With video game budgets and development times ballooning, it’s time we brought back the standalone expansion

 A screenshot of Far Cry 3: Blood Dragon showing a Blood Dragon and a car.
A screenshot of Far Cry 3: Blood Dragon showing a Blood Dragon and a car.

Game development has become extremely expensive and incredibly time-consuming. New installments in successful franchises that once would have been released every two to three years are now taking upwards of four or five to come out, costing unfathomably large sums of money to get off the ground. Combine that with the fact that each console generation only lasts around six or seven years and it’s safe to say that the days of having a shiny new sequel to play every few years are well and truly over.

Although concrete financial information is usually kept under wraps, the rare glimpse behind the curtain suggests that the entire AAA gaming model is unsustainable. It’s a major issue for many developers, who are now having to create increasingly ambitious titles under ever more squeezed conditions. However, this climate also has some pretty substantial ramifications for the average consumer, who now has fewer big-name titles to play.

It’s not all doom and gloom, though, as there are always plenty of the best indie games to keep you occupied. High-quality, smaller-scale releases like Banishers: Ghosts of New Eden or Pacific Drive also undeniably go a long way to help flesh out the libraries of the Xbox Series X|S and PlayStation 5. Even so, it’s clear that the current AAA model needs to change and my suggestion would be to embrace the standalone expansion.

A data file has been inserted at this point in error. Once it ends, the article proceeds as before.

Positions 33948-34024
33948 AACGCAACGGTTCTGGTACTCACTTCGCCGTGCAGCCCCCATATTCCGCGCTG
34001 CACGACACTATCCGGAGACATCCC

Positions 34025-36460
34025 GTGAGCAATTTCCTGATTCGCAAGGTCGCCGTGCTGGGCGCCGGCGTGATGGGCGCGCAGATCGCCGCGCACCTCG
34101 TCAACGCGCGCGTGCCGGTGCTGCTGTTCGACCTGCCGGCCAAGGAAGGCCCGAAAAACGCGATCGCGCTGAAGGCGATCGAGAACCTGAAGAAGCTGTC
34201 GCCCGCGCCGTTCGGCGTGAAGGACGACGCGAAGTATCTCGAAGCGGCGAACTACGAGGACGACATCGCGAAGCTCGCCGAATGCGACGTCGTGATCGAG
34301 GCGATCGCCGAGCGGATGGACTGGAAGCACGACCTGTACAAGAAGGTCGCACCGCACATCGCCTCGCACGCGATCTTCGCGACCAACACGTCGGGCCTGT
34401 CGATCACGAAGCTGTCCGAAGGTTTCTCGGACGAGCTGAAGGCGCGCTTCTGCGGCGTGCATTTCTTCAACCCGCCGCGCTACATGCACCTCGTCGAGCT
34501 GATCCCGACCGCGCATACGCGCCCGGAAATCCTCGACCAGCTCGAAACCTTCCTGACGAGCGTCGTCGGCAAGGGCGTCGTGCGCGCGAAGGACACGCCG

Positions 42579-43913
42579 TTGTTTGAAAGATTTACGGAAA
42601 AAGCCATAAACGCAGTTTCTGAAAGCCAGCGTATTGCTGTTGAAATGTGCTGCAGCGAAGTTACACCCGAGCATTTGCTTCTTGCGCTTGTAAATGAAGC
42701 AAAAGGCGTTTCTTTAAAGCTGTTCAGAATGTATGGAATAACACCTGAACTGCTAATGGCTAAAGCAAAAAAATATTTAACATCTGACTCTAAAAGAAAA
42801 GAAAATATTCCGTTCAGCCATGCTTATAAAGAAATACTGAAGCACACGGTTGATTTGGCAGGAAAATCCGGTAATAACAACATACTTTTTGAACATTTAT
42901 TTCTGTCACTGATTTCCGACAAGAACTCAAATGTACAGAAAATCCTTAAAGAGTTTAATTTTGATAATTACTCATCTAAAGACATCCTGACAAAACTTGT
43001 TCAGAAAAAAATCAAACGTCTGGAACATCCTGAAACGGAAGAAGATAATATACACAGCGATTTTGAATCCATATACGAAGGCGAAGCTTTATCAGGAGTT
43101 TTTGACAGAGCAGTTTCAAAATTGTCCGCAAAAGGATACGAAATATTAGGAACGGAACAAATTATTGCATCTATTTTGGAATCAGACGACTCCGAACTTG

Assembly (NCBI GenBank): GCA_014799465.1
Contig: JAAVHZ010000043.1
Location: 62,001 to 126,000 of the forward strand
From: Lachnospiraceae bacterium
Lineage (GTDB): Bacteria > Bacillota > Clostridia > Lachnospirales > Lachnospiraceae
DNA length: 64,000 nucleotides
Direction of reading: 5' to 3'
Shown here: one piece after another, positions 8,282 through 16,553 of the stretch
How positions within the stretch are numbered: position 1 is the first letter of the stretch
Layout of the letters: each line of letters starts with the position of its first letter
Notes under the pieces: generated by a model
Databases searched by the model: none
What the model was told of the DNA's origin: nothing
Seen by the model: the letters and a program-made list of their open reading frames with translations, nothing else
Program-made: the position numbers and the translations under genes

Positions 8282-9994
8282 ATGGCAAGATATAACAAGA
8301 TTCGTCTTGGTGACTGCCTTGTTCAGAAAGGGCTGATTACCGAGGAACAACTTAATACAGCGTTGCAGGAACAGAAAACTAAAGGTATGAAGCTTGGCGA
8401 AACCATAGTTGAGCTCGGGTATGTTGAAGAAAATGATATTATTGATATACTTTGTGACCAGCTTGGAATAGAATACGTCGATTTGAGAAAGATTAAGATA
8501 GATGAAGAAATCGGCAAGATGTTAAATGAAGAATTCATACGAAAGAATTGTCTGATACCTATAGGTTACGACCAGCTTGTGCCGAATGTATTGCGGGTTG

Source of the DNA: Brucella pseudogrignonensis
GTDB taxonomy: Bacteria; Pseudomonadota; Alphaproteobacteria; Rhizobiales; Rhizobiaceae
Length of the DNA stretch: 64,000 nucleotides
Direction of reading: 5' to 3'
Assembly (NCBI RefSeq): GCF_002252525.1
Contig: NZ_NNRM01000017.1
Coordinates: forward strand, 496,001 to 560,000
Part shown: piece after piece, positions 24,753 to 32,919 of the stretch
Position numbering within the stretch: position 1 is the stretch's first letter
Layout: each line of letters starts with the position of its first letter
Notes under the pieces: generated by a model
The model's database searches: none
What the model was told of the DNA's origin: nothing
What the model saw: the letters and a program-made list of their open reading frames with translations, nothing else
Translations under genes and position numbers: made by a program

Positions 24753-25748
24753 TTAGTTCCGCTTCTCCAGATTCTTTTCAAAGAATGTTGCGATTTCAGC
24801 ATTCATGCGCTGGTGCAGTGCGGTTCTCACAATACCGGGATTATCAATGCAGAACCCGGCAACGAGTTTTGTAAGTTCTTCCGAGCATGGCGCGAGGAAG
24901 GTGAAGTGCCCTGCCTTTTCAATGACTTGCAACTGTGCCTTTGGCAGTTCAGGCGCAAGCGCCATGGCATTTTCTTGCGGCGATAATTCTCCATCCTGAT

Short and sweet

Infamous: First Light
Infamous: First Light

A standalone expansion is a piece of downloadable content (DLC) that's sold separately from a game’s main release. While the format is still around, it was much more prevalent in the Xbox 360 and PlayStation 3 era, where such titles ranged from small side stories to fully-fledged additions that could be considered their own new installments. No matter their scope, standalone expansions are almost always easy to recognize thanks to their reuse of assets, story elements, or mechanics from their respective mainline titles.

Some of the most iconic standalone expansions from that time include the likes of Far Cry 3: Blood Dragon, a beloved Saturday morning cartoon-inspired gem that took the base-clearing formula of Far Cry 3 and gave it a delightful 1980s spin. There was also Halo 3: ODST, which boasted a bite-sized campaign and a couple of unique multiplayer modes for a very well-rounded package.

They might be more compact offerings than we’ve become accustomed to since the latter half of the PlayStation 4 and Xbox One generation, but a standalone expansion offers several key advantages over a traditional sequel that could make them more relevant than ever today.